by Andrew Kliman
Here is the fourth installment of “All Value-Form, No Value-Substance,” the series of comments I’m writing on Fred Moseley’s new book, Money and Totality: A Macro-Monetary Interpretation of Marx’s Logic in Capital and the End of the “Transformation Problem.” It responds to Moseley’s reply to the third installment.
the first installment, published on May 11,
the second installment, published on May 12,
and the third installment, published on June 6.
Kliman has argued that, since his equation (1) – which is supposed to represent my interpretation of Marx’s theory of the rate of profit – can be converted into his equation (1”) (or equation (8) in Part 4) – which is Sraffa’s “physicalist” theory of the rate of profit – therefore the rate of profit in (1) is determined in the same way as the rate of profit in (1”) – i.e. the rate of profit in (1) depends only on physical quantities.
I have argued that Kliman’s argument is based on circular reasoning (equation (1) is derived from (1”)). But there is a more fundamental reason why Kliman’s argument is invalid – because Marx’s theory of the rate of profit is not determined by equation (1). Rather, the rate of profit in Marx’s theory is determined independently of equation (1), by the aggregate ratio of S/(C+V) and S is determined by surplus labor (a detailed algebraic summary is in Chapter 2 of my book). Marx’s rate of profit that is determined in this logically independent way can then be taken as given in the calculation in equation (1); but Marx’s rate of profit is not determined by equation (1). Marx’s theory of the rate of profit is consistent with equation (1) (as Kliman’s calculations show), but the rate of profit is determined by S/C+V, not by equation (1).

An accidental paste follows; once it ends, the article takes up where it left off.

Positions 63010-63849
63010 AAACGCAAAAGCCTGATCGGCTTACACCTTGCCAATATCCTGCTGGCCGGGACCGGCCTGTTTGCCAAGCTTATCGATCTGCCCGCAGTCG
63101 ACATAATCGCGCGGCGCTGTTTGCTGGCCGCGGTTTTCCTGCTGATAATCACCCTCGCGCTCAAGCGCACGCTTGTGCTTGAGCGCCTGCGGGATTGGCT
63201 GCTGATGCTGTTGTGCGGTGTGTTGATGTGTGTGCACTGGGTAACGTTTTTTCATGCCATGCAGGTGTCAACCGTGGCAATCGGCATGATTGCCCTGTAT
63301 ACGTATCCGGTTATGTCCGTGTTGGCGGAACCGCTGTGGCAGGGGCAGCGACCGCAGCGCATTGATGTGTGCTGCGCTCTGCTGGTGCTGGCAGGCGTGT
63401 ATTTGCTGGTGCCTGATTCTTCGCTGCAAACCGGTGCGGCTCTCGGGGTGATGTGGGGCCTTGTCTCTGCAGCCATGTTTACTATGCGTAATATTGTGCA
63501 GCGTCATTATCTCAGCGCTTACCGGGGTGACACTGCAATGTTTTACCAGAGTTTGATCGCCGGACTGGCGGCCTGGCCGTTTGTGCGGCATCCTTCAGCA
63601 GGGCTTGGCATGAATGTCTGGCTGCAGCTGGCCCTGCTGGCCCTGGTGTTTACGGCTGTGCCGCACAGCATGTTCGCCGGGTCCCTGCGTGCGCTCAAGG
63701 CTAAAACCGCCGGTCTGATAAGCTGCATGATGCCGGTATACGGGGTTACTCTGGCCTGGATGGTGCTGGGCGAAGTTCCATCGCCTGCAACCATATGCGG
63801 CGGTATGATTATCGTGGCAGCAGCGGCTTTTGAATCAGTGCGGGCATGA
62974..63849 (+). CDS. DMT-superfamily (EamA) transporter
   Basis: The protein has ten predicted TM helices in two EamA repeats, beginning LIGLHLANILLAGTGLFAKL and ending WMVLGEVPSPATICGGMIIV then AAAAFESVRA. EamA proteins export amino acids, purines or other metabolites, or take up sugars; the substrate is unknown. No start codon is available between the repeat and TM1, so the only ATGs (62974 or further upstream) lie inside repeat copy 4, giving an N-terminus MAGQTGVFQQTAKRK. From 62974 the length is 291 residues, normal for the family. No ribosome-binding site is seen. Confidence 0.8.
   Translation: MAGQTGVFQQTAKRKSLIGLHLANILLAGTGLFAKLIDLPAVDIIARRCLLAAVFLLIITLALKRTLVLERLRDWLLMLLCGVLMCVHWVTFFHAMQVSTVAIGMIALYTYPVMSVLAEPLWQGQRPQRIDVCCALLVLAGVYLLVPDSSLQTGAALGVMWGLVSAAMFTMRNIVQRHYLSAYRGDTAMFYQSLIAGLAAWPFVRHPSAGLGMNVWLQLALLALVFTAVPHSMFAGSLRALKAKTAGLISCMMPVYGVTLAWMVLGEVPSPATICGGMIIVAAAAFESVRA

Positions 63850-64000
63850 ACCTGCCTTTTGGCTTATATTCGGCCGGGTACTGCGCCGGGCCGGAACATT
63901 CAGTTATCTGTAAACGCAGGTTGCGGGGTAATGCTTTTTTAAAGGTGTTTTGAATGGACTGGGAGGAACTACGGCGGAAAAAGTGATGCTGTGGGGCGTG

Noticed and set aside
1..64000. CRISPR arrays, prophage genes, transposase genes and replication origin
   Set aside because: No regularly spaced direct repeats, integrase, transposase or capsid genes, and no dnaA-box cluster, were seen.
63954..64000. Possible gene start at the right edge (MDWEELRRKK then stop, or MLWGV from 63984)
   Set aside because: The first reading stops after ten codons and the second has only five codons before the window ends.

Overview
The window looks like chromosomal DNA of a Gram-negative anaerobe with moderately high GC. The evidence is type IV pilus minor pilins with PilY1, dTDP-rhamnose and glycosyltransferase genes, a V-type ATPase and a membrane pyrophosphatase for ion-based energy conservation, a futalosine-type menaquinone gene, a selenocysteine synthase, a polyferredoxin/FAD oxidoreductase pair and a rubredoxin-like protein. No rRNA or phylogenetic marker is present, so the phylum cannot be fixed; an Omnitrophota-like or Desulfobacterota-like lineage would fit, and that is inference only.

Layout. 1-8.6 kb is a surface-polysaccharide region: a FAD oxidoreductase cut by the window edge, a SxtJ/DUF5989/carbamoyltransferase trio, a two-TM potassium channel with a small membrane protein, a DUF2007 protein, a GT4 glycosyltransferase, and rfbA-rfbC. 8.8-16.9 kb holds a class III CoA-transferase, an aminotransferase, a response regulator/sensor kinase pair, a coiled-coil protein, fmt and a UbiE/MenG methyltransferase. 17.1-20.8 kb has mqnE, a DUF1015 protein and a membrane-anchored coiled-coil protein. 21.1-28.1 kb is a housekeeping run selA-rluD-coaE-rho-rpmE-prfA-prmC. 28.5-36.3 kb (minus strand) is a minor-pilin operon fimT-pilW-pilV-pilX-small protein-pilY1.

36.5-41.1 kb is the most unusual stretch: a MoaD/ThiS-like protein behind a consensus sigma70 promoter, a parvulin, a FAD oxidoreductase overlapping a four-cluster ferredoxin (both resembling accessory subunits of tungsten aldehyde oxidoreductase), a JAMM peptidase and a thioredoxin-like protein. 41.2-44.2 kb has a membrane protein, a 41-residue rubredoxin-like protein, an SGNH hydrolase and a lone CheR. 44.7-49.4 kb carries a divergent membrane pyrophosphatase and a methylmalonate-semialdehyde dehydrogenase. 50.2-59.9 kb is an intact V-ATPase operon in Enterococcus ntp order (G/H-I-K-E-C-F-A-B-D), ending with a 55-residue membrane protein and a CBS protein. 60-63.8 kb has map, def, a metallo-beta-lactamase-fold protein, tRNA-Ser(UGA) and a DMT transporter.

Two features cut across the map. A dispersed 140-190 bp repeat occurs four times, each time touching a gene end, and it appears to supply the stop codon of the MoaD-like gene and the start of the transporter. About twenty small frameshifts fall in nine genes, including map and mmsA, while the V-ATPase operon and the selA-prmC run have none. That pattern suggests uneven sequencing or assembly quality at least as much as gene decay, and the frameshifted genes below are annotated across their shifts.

This fundamental difference in the determination of the rate of profit between Marx’s theory and Sraffa’s theory can be demonstrated by examining the effect on the rate of profit of labor-saving technological change in the two theories, using Kliman’s own numerical example in his Part 1.